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You will be; but [you will be) something else, of which, at present, the world hath no need : for even you were not produced when you pleased, but when the world had need [of you]. Hence a wise and good man, mindful who he is, and whence he came, and by whom he was produced, is attentive only how he may fill his post regularly and dutifully to God. . . .

After you have received all, and even your very self, from another, are you angry with the giver, and complain if he takes anything away from you? Who are you, and for what purpose did you come ? Was it not he who brought you here? Was it not he who showed you the light? Hath not he given you assistants ? Hath not he given you senses ? Hath not he given you reason? And as whom did he bring you here? Was it not as a mortal? Was it not as one to live, with a little portion of flesh, upon earth, and to see his administration; to behold the spectacle with him, and partake of the festival for a short time? After having beheld the spectacle, and the solemnity, then, as long as it is permitted you, will you not depart when he leads you out, adoring and thankful for what


have heard and seen ? 2

1 From the Discourses, trans. by Elizabeth Carter, Bk. iii. chap. xxiv.

2 Ibid. Bk. iv. chap. i.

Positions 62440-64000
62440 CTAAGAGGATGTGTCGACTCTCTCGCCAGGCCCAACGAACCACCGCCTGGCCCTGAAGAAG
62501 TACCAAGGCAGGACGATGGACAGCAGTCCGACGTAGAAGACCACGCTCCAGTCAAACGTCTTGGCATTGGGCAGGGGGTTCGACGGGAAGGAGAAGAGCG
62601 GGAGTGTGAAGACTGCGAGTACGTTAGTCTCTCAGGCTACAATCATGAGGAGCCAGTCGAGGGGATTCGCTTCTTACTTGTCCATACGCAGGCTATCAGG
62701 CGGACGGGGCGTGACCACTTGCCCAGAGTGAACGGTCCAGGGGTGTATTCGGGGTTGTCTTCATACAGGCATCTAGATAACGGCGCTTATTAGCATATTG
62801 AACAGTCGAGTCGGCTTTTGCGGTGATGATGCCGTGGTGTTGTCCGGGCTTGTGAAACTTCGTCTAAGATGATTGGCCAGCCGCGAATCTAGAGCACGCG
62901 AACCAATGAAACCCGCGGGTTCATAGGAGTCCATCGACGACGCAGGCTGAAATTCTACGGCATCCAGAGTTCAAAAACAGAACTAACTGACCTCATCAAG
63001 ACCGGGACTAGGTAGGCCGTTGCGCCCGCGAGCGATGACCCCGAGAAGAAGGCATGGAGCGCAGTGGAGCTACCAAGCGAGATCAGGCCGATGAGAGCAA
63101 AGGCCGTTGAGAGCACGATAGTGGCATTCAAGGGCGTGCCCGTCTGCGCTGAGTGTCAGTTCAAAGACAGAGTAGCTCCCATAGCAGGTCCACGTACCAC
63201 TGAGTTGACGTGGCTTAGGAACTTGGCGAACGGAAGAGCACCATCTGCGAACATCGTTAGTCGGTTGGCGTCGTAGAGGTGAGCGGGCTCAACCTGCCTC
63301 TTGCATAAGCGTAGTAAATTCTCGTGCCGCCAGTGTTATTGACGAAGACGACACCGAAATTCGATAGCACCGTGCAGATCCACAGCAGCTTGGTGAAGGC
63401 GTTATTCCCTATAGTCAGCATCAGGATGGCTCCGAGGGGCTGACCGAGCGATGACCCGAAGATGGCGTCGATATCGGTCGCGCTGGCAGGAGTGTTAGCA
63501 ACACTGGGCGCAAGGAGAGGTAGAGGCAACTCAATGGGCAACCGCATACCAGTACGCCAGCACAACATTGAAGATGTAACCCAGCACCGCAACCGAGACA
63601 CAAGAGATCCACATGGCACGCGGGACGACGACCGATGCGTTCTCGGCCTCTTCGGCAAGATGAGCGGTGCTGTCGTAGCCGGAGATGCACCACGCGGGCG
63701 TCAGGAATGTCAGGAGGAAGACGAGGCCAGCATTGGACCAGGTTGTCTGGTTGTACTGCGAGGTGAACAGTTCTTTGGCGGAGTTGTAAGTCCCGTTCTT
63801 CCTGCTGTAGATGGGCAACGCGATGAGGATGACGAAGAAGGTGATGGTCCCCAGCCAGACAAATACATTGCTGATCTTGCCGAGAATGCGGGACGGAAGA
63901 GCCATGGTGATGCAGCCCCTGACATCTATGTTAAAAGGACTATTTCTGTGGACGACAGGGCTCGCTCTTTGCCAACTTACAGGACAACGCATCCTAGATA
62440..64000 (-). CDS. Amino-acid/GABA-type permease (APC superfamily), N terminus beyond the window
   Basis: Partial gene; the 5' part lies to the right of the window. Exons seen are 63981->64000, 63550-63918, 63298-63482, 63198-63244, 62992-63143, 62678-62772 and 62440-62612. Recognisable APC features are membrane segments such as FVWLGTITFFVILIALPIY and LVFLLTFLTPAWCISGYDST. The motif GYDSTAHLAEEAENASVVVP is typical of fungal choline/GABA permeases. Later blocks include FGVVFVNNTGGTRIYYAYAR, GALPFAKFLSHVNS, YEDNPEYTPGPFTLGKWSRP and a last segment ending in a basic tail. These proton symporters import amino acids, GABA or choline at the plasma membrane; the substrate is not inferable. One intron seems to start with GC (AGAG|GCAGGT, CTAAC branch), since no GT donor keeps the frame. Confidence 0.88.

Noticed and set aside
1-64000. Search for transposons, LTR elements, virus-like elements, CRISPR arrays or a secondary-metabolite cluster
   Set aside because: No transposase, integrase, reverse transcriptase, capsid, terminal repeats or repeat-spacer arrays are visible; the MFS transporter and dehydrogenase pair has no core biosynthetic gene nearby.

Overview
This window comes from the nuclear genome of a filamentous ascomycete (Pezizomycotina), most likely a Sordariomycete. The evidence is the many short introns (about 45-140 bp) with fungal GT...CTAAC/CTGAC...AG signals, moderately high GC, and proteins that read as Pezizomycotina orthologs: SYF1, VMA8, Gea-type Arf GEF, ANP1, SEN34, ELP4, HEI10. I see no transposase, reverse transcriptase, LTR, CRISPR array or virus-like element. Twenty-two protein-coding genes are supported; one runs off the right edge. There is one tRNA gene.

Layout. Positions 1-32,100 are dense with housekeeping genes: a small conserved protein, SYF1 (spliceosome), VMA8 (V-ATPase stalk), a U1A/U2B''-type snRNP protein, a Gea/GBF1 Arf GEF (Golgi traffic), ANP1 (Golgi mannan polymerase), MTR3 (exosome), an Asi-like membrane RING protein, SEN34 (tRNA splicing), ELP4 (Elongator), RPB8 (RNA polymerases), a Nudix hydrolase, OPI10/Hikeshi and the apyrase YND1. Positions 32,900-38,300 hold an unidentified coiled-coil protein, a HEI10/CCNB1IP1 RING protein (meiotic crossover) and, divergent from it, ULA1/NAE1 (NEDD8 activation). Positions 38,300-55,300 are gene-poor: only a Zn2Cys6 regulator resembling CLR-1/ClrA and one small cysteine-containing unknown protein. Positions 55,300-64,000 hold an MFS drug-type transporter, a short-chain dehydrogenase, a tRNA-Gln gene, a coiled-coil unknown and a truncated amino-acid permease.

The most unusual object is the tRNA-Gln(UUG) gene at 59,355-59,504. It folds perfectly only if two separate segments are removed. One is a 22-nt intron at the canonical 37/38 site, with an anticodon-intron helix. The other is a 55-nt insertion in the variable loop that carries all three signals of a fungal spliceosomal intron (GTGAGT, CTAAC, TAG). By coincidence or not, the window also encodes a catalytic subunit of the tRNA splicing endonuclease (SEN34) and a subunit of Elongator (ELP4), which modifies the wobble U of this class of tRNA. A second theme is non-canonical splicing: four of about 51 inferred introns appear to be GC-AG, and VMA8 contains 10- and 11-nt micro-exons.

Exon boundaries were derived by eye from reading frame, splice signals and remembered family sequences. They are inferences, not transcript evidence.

INCE it is possible that thou mayest depart from

life this very moment, regulate every act and thought accordingly. But to go away from among men, if there are gods, is not a thing to be afraid of, for the gods will not involve thee in evil; but if indeed they do not exist, or if they have no concern about human affairs, what is it to me to live in a universe devoid of gods or devoid of providence ? But in truth they do exist, and they do care for human things, and they have put all the means in man's power to enable him not to fall into real evils. And as to the rest, if there was anything evil, they would have provided for this also, that it should be altogether in a man's power not to fall into it. Now that which does not make a man worse, how can it make a man's life worse? But neither through ignorance, nor having the knowledge, but not the power to guard against or correct these things, is it possible that the nature of the universe has overlooked them ; nor is it possible that it has made so great a mistake, either through want of power or want of skill, that good and evil should happen indiscriminately to the good and the bad. But death certainly, and life, honour, and dishonour, pain and pleasure, all these things equally happen to good men and bad, being things which make us neither better nor worse. Therefore they are neither good nor evil.1